Scientist says prints are fake
By DON AINES
WAYNESBORO -- As you
read this story, a prankster is probably laughing his head off. The large, unusually
shaped footprints found in the muddy flats around the Waynesboro Reservoir "appear almost certainly to be a crude hoax."
At least that's the
conclusion of one of the cryptozoologists who examined photos and other
evidence collected at the scene.
"We can't definitely
identify the brand of sneaker, but the logo is there," said Loren
Coleman of Portland, Maine.
"You're getting a repeated human-made
imprint in the middle of the arch," he explained Wednesday in a telephone
was given some confidential material to review," said Coleman. "That material includes
photographs taken by researchers who visited the site at the north end
of the reservoir in Quincy Township.
Coleman and Mark A.
Hall, another cryptozoologist from North Carolina, reviewed the evidence,
which included photos other than those taken by The Record Herald on Saturday,
While he and Hall
"do not wish to give a recipe to future pranksters...the tracks appear
to reveal a type of glove or fixture made rigid and placed on the front
of worn footwear," Coleman said."
Thus, the "toes'
have left "claw marks' and an "ape configuration' merely as
an unforeseen outcome of the design of the prankster or pranksters,"
Coleman and Hall wrote in an e-mail. Coleman said by telephone the prints
may also have been made by the footwear of a something like a Halloween
The initial reports
of footprints piqued Coleman's interest because of what appeared to be
a big toe extending away from the foot, much as it would in the prehensile
foot of an ape.
During his 40 years
of investigation, Coleman said he has been particularly interested in
reports of "Napes," his term for North American apes. Such creatures,
if they exist, would be more like a chimpanzee than the huge Bigfoot or
Sasquatch of popular legend.
"If it's a hoax...we
swallowed it hook, line and sinker," said Paul Scott, the brother-in-law
of Steve Gates.
It was Gates and his brother Denny who found the prints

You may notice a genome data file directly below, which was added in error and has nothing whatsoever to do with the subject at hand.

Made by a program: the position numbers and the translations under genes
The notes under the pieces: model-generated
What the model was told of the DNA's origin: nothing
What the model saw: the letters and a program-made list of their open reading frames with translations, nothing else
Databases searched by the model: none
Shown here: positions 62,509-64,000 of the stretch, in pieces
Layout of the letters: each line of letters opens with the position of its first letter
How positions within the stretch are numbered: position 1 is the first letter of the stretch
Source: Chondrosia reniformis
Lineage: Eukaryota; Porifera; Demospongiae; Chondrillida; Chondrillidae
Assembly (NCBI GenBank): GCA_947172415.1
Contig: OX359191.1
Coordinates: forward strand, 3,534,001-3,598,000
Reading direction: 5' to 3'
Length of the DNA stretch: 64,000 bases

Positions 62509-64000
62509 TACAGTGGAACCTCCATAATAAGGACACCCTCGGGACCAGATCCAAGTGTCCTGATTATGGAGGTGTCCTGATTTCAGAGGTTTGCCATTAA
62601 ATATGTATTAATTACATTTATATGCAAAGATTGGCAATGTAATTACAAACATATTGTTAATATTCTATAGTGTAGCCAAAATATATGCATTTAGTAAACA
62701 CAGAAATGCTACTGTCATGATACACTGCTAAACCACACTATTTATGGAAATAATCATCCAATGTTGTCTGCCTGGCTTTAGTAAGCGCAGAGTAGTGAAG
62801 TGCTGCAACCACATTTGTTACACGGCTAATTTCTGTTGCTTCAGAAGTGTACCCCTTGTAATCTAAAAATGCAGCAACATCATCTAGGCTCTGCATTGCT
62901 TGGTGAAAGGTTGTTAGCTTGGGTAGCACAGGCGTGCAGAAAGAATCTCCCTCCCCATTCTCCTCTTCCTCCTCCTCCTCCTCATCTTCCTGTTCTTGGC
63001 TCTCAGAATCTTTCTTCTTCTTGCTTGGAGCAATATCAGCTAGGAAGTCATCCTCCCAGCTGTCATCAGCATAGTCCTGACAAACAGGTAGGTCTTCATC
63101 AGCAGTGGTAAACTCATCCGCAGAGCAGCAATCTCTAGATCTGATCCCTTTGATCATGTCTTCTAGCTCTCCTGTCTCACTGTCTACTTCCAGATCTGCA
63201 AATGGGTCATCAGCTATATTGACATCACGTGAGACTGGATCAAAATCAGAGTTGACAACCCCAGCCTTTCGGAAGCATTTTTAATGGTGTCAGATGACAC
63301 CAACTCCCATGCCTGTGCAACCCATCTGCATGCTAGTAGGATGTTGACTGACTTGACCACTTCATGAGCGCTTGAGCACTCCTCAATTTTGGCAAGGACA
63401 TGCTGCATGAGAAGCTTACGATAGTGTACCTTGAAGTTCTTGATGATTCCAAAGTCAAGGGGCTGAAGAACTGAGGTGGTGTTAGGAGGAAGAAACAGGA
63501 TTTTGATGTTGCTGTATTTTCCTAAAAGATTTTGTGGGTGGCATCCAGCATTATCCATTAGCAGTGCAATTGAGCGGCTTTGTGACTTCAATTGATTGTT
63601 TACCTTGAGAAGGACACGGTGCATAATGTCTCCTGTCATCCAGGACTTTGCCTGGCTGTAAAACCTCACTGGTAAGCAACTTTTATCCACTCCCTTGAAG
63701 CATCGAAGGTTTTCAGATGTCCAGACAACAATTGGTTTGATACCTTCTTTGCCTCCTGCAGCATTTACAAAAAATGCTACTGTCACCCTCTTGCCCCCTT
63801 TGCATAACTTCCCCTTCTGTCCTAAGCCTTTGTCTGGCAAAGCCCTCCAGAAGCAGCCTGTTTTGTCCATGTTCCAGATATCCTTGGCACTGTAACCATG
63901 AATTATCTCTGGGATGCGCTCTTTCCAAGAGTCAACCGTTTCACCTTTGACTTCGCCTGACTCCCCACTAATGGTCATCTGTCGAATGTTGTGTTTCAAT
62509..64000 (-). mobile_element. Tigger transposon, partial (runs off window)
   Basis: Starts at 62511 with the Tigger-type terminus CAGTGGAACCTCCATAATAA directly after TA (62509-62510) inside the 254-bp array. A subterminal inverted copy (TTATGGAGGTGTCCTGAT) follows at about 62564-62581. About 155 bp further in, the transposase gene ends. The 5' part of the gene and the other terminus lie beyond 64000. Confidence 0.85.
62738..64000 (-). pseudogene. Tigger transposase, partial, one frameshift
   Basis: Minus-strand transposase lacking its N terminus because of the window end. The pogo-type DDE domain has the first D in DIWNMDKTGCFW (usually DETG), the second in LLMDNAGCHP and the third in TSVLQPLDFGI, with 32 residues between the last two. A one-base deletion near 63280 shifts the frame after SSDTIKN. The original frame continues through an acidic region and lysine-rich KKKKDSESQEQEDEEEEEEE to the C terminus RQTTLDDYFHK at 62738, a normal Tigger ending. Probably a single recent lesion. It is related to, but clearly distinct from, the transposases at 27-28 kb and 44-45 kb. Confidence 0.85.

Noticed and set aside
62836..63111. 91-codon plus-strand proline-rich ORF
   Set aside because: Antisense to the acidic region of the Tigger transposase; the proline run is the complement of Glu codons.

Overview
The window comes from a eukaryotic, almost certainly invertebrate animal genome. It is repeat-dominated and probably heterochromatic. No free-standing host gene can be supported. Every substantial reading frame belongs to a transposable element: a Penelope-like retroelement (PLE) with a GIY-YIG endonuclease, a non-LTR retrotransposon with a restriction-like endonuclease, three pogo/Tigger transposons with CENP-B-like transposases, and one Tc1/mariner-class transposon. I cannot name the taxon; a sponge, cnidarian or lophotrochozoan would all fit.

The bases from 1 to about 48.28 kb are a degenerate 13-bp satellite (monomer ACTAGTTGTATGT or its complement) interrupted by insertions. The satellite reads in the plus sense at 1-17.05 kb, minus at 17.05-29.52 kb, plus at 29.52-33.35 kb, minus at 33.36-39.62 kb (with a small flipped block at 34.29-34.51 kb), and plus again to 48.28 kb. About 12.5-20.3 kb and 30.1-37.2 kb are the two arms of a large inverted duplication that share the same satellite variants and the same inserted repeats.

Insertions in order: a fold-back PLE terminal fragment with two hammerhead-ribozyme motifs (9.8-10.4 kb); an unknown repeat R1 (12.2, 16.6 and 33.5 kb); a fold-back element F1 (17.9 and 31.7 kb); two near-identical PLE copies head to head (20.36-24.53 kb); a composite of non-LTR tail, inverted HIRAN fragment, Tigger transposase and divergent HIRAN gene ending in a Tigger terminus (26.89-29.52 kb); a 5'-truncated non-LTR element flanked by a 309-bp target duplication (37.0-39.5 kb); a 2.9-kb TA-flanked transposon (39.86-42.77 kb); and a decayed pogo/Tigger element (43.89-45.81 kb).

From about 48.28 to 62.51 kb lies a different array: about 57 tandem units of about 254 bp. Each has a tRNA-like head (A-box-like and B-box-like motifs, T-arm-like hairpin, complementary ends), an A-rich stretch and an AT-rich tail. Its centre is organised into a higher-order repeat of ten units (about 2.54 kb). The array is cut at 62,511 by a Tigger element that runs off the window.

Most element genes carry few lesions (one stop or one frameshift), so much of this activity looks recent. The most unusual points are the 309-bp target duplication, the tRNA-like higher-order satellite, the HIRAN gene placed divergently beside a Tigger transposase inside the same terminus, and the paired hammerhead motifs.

near where the creek empties into the reservoir. "It's
about to the point where I want somebody to prove to me how they did it,"
"I've been putting in (computer) searches for ape costumes....anything
you can think of" to try and find something that could have been
used to create the prints.Scott said he also
saw lines in some of the tracks. "I don't think it's treads, but
I can't tell you what they are," he said.
far as he is concerned, the jury is still out as to whether the tracks
are real or a trick.It was the Gates brothers
and Scott who took researchers from the Bigfoot Field Research Organization
(BFRO) to the reservoir Sunday to take videos and make plaster casts of
the prints, which extended several hundred yards.
Ron B., a researcher, could not be reached today for comment
on Coleman's theory on how the tracks were formed. Ron B. said most BFRO
members do not use last names because of the problems it could cause them
at their jobs and in their communities.
Scott said finding
the tracks has affected his life, but not in a positive way. He said he
spent "12 to 16 hours" on the phone Monday and Tuesday, fielding
calls from as far away as San Diego, California.
A newspaper in Maryland
printed a story about the footprints "without even talking to me,
Steve or Denny."
"If it's a hoax,
we want to apologize to everybody," Scott said. He also has been
warned about a "cyberstalker" who harasses people who have had
such experiences, be they paranormal or hoaxes.
Coleman warned The
Record Herald about the same individual. Coleman hopes revealing the hoax
will bring the perpetrators to light. "We
thought if they knew we cryptozoologists weren't fooled, maybe the people
that did the prank will come forward," he said.
the story may have had some benefits for the community.
Many people, unaware
of the existence of Waynesboro, no doubt learned of it for the first time,
and one local restaurant joined the fun by putting a "Bigfoot Burger"
on the menu Tuesday.
Scott is sorry the
story created such a stir, including an influx of people -- and trash
-- at the reservoir.
The borough increased monitoring of its water source
over concerns about possible contamination of the drought-depleted reservoir
by curiosity seekers."I wish we'd
just smeared up those tracks and never told anybody," Scott said.
The Record Herald
invites the person or people responsible to come forward for an interview
with proof of how they made the footprints.
Copyright The Record
(....and 'no' I wasn't the telephone-caller from San Diego, it was
Wireless Flash; in addition, there is no such creature as a "nape." It is the invention of a Maine cryptozoologist. North America has no fossil records of indigenous apes or monkeys.
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